मनोबलम् ॥ Effect of Trigunas on the strength of mind

In Ayurveda, the term Balam is used to indicate strength of a physical body or mind. The strength of mind is believed to be the that factor which decides the level of imbalances occurring in a persons mind on an encounter with undesirable, painful accident of any kind. It also indicates ability of the mind to protect oneself against various stressors. These imbalances later also reflect upon physical body ultimately affecting one's health, well-being and overall quality of a life. In this way strength of mind can also be compared with the tolerance level of mind and emotions a person. More the strangth or tolerance capacity, lesss prone the person is to stressful and unpleasant circumstances. Thus one can say that, the term Manobalam literally refers to psychological immunity of a person. It is believed that these trigunas play key role in development of psychological strenth and immunity in a person in a following manner.

सत्त्वे उत्तमं मनोबलं, रजसि मध्यमं मनोबलं, तमसि मनोदौर्बल्यमेवेति ॥ (Sush Samh 35.38) [2]

sattve uttamaṁ manobalaṁ, rajasi madhyamaṁ manobalaṁ, tamasi manodaurbalyameveti ॥ (Sush Samh 35.38)

Meaning: The strength of mind is best due to Sattva, moderate due to Rajas whereas the mind is weak due to presence or predominance of tamas.

Acharya Sushruta has clarified that, the stregth of mind varies depending on the levels of trigunas in one's mind. The person the psychologically and emotionally strongest when there is predominance of sattva in mind and emotionally and psychologically vulnerable or weak when tamas is predominant in mind. Rajas level in manas makes one moderately strong while dealing stressful and unpleasant situations.

मनोदोषाः रजः तमः च ॥ Rajas and Tamas as doshas

Ayurveda identifies physical body and mind as 2 seats for development of diseases. Since mind or manas is said to be a seat of diseases it is obvious that certain factors or forces located in manas are responsible for disease development. It is known that trigunas have place in manas of a person and they control the strength, actions and functions of mind and emotions. Among 3 of them, Sattva is believed to be the strength or pure quality of a mind which brings happiness and knowledge and wisdom in an individual and thus it is regarded as defense of manas. Whereas the other 2, rajas and tamas influence the person in a negative manner making one prone to create mistakes or prajnaparadhas and susceptible to diseases. Thus, rajas and tamas among trigunas are identified as doshas (those which have capacity to vitiate body or mind and initiate the process of diseases development) of manas.

रजस्तमश्च मनसो द्वौ च दोषावुदाहृतौ॥ (Asht Hrud 1.21)[3]

rajastamaśca manaso dvau ca doṣāvudāhr̥tau॥ (Asht Hrud 1.21)[3]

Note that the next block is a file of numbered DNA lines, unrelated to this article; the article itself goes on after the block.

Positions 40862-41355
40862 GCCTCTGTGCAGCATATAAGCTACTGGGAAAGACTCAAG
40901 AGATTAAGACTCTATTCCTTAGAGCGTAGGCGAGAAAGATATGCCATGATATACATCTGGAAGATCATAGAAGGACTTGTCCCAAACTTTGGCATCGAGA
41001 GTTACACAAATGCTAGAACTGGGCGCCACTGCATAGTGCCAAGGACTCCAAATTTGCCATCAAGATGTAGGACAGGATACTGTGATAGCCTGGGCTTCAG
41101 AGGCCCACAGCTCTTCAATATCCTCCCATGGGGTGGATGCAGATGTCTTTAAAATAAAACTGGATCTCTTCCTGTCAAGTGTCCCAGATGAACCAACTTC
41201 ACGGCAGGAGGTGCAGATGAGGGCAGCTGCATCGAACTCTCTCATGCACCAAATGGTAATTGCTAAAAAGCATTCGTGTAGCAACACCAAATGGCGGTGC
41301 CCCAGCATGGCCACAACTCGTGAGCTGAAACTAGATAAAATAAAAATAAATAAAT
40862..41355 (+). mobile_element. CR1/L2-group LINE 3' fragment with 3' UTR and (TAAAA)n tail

Meaning: Rajas and Tamas are considered as 2 doshas of manas. Diseases originating from Rajas are called Rajasa diseases while those originating from Tamas are called as Tamasa diseases.

अतस्त्रिविधा व्याधयः प्रादुर्भवन्ति- आग्नेयाः, सौम्याः, वायव्याश्च; द्विविधाश्चापरे- राजसाः, तामसाश्च ॥ (Char Samh 1.4)[4]

atastrividhā vyādhayaḥ prādurbhavanti- āgneyāḥ, saumyāḥ, vāyavyāśca; dvividhāścāpare- rājasāḥ, tāmasāśca ॥ (Char Samh 1.4)

Meaning: 3 types of diseases (of physical body) originate from Agni, Jalam or Vayu. The other 2 types of diseases (are of manas and) originate either from imbalance or excess of rajas or tamas.

मोक्ष-त्रिगुणसंबंधः॥ Role of Trigunas in Moksha

Moksha is considered to be liberation of soul from mortal body and its union with the supreme consciousness. It is believed that purusha or soul is trapped in the mortal body and suffers from karmas. This bond of atma and sharira is because of trigunas as per Bhagvad Gita.

सत्त्वं रजस्तम इति गुणा: प्रकृतिसम्भवा: | निबध्नन्ति महाबाहो देहे देहिनमव्ययम् ॥ (Bhagvad Gita 14.5)

sattvaṁ rajastama iti guṇā: prakr̥tisambhavā: | nibadhnanti mahābāho dehe dehinamavyayam ॥ (Bhagvad Gita 14.5)

Thus, when Ayurveda discusses about Atma, Karma and Moksha; acharyas have described the process of Moksha at the level of mind and soul.

मोक्षो रजस्तमोऽभावात् बलवत्कर्मसङ्क्षयात् | वियोगः सर्वसंयोगैरपुनर्भव उच्यते ॥ (Char. Samh. 1.142)[5]

mokṣo rajastamo'bhāvāt balavatkarmasaṅkṣayāt | viyogaḥ sarvasaṁyogairapunarbhava ucyate ॥ (Char. Samh. 1.142)

Meaning: It is stated that Moksha is achieved only after annihilation of effects of potent past actions/deeds and when there is absence of rajas and tamas in the mind. At this stage there is detachment of sharira, manas, indriyas and atma. This is a state after which there is no more physical or mental contacts. Further there is no process of rebirth. Thus presence or absence of Tamas plays important role in the process of Moksha. The role of Sattva in the process of moksha has also been explicitly described by the acharya Charaka as below,

रजस्तमोभ्यां युक्तस्य संयोगोऽयमनन्तवान् | ताभ्यां निराकृताभ्यां तु सत्त्ववृद्ध्या निवर्तते ॥ (Char Samh 1.36)[6]

rajastamobhyāṁ yuktasya saṁyogo'yamanantavān | tābhyāṁ nirākr̥tābhyāṁ tu sattvavr̥ddhyā nivartate ॥ (Char Samh 1.36)

It is stated that along with annihilation of rajas and tamas, upsurge in Sattva is the key for liberation or salvation. Until and unless the rajas and tamas are present, they keep on generating attachment of soul to the material existence and inhibit the process of moksha.


  1. Ashtang Samgraha (Sutrasthanam Adhyayam 1 Sutram 29)
  2. Sushruta Samhita (Sutrasthanam Adhyayam 35 Sutram 38)
  3. 3.0 3.1 Ashtang Hrudayam (Sutrasthanam Adhyaya 1 Sutram 121)
  4. Charaka Samhita (Nidanasthanam Adhyayam 1 Sutram 4)
  5. Charaka Samhita (Sharirsthanam Adhyaya 1 Sutram 142)
  6. Charaka Samhita (Sharirsthanam Adhyayam 1 sutram 36)